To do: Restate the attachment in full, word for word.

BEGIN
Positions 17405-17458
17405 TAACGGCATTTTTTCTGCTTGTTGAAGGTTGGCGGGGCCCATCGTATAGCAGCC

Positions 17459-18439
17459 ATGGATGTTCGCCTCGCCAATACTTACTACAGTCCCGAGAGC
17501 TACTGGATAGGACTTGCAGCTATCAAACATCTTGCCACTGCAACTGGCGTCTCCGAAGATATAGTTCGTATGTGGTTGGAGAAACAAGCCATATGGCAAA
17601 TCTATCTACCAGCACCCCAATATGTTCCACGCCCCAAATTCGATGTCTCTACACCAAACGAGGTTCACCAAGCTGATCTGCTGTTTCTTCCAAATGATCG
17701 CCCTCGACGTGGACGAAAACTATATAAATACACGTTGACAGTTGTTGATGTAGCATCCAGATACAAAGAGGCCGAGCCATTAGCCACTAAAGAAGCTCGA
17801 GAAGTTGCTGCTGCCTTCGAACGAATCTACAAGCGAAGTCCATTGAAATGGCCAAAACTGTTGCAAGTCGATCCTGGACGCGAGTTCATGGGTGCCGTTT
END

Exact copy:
Positions 17405-17458
17405 TAACGGCATTTTTTCTGCTTGTTGAAGGTTGGCGGGGCCCATCGTATAGCAGCC

Positions 17459-18439
17459 ATGGATGTTCGCCTCGCCAATACTTACTACAGTCCCGAGAGC
17501 TACTGGATAGGACTTGCAGCTATCAAACATCTTGCCACTGCAACTGGCGTCTCCGAAGATATAGTTCGTATGTGGTTGGAGAAACAAGCCATATGGCAAA
17601 TCTATCTACCAGCACCCCAATATGTTCCACGCCCCAAATTCGATGTCTCTACACCAAACGAGGTTCACCAAGCTGATCTGCTGTTTCTTCCAAATGATCG
17701 CCCTCGACGTGGACGAAAACTATATAAATACACGTTGACAGTTGTTGATGTAGCATCCAGATACAAAGAGGCCGAGCCATTAGCCACTAAAGAAGCTCGA
17801 GAAGTTGCTGCTGCCTTCGAACGAATCTACAAGCGAAGTCCATTGAAATGGCCAAAACTGTTGCAAGTCGATCCTGGACGCGAGTTCATGGGTGCCGTTT